No, medical marijuana (cannabis) is still illegal under federal law. However, U.S. Deputy Attorney General James Cole announced updated formal guidelines for federal prosecutors in states that have laws allowing the use of medical marijuana. The guidelines do not legalize medical marijuana. The president directed federal prosecutors to consider appropriate medical use when making criminal charging decisions. The guidelines only provide direction for prosecutors when reviewing medical marijuana cases.

(DOH, "[General] Frequently asked questions about Medical Marijuana (Cannabis) in Washington State, " available at http://www.doh.wa.gov/YouandYourFamily/Illnessand Disease/MedicalMarijuana(Cannabis)/GeneralFrequentlyAskedQuestions.aspx. (last visited April 21, 2014)). One cannot reasonably interpret the above-quoted answer as an affirmation that federal law permits the possession of marijuana for medical purposes. To the contrary, the above-quoted answer states unequivocally that the possession of marijuana remains illegal under federal law. Furthermore, the answer represents the views of the state Department of Health. At most, one could interpret the answer to suggest that, though the possession of marijuana remains illegal under federal law, the state Department of Health thinks there may be situations in which federal prosecutors will not seek the indictment of persons who possess marijuana for medical purposes. The state Department of Health does not presume to give any assurance as to when federal prosecutors will refrain from acting. Nor could the state Department of Health give any such assurance. It cannot speak for federal prosecutors. Thus, the answer given by the state Department of Health in response to a frequently-asked question will not support the defense of entrapment by estoppel.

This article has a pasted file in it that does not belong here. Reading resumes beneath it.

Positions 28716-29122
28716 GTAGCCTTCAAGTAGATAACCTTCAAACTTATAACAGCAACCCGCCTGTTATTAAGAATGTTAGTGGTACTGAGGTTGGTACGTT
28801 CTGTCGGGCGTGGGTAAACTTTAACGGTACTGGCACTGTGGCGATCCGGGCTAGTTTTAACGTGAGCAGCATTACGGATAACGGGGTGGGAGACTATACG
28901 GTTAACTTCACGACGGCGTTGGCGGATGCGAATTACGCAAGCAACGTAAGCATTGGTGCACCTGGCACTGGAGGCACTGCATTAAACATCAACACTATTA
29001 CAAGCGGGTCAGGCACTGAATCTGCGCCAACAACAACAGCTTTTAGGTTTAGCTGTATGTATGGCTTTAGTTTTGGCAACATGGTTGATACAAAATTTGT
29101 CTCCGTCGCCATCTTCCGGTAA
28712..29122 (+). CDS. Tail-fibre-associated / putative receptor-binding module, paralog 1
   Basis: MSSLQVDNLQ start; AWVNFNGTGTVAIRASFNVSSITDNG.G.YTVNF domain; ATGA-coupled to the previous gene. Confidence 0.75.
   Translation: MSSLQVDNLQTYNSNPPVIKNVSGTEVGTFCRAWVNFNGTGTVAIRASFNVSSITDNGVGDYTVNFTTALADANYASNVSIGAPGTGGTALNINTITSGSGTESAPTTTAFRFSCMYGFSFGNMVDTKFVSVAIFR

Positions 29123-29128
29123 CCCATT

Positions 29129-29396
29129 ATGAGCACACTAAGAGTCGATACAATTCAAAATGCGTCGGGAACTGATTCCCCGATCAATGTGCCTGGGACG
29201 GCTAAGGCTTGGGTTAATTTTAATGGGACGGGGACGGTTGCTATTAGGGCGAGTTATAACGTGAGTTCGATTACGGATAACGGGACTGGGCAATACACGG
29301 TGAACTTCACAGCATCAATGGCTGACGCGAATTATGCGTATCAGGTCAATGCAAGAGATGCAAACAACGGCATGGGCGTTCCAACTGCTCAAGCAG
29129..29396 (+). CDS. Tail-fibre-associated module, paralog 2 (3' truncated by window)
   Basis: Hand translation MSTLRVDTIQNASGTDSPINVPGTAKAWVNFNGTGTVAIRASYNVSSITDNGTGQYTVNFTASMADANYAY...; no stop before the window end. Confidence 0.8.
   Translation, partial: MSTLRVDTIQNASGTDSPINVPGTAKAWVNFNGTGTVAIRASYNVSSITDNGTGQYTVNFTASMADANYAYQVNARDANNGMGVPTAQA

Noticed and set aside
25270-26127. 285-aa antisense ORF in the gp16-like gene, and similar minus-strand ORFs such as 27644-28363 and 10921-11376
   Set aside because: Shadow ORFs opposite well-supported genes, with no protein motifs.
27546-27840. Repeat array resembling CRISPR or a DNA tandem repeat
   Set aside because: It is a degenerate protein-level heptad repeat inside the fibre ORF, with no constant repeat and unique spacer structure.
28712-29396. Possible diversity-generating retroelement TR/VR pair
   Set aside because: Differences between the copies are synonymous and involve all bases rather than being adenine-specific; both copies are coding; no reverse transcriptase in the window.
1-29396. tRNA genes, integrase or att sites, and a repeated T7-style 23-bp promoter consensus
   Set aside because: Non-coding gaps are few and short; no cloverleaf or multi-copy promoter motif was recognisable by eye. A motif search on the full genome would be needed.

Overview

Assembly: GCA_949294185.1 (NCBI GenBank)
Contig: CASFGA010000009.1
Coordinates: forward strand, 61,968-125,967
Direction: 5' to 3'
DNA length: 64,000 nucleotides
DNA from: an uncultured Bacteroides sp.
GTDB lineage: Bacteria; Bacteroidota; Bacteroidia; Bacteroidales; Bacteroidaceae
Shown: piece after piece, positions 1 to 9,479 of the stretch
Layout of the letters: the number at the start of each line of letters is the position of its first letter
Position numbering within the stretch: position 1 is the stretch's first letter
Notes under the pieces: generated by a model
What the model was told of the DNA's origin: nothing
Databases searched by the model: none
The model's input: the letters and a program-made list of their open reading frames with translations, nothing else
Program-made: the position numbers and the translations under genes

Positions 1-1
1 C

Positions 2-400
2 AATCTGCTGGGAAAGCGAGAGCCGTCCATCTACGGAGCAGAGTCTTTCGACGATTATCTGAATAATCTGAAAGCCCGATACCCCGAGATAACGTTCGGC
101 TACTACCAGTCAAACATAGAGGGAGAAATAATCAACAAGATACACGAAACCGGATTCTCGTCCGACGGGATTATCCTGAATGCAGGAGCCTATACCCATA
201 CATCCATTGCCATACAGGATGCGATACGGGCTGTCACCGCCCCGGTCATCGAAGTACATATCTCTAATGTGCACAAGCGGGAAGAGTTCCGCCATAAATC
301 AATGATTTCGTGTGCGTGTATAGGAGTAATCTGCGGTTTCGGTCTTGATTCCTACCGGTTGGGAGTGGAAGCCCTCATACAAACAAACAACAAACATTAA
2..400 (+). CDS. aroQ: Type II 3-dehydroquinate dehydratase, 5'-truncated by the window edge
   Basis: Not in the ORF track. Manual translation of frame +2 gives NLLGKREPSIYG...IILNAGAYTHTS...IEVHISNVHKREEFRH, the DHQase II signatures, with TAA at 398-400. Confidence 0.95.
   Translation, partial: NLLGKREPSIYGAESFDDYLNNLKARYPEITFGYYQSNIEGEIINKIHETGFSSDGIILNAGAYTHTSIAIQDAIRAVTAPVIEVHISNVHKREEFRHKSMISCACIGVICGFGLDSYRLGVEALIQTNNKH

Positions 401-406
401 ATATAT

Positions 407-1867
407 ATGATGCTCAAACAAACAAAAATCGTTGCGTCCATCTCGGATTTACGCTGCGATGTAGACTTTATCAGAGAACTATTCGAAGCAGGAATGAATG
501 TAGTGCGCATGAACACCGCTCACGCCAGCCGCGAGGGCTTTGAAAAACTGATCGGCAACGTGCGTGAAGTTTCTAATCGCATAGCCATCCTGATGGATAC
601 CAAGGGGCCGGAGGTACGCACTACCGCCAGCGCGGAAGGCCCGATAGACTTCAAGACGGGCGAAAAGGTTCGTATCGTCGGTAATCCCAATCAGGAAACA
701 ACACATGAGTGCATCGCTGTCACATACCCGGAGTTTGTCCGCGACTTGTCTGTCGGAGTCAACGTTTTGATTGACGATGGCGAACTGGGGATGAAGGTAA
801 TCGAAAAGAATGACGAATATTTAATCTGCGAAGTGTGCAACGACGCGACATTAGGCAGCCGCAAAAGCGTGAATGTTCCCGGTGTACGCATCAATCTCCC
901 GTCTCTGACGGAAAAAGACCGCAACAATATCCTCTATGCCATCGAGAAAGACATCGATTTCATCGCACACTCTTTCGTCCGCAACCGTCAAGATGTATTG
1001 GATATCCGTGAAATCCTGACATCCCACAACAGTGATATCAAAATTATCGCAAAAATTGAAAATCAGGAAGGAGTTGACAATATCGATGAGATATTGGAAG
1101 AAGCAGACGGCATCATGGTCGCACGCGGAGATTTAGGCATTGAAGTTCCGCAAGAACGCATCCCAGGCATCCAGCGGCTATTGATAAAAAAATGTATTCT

PROSCRIBING THE POSSESSION OF MARIJUANA

Several defendants have devoted scores of pages in multiple memoranda arguing Congress lacks a rational basis for continuing to proscribe the possession of marijuana for medical purposes. A little over three months ago, the Ninth Circuit rejected very similar arguments in an unpublished opinion. Sacramento Nonprofit Collective v. Holder, Nos. 12-15991, 12-55775, 12-16710, 2014 WL 128998, at *1-*2 (9th Cir. Jan. 15, 2014). Although the opinion may be unpublished, it accurately states the law in the Ninth Circuit.

IT IS HEREBY ORDERED:

1. Defendant Jason Zucker's motion to dismiss the indictment (ECF No. 205) is denied.

2. "[Defendant Michelle Gregg's] Motion... to... Dismiss Indictment" (ECF No. 213) is denied.

3. Defendant Rolland M. Gregg's "Motion to Dismiss" (ECF No. 216) is denied.

IT IS SO ORDERED. The District Court Executive is hereby directed to enter this order and furnish copies to counsel.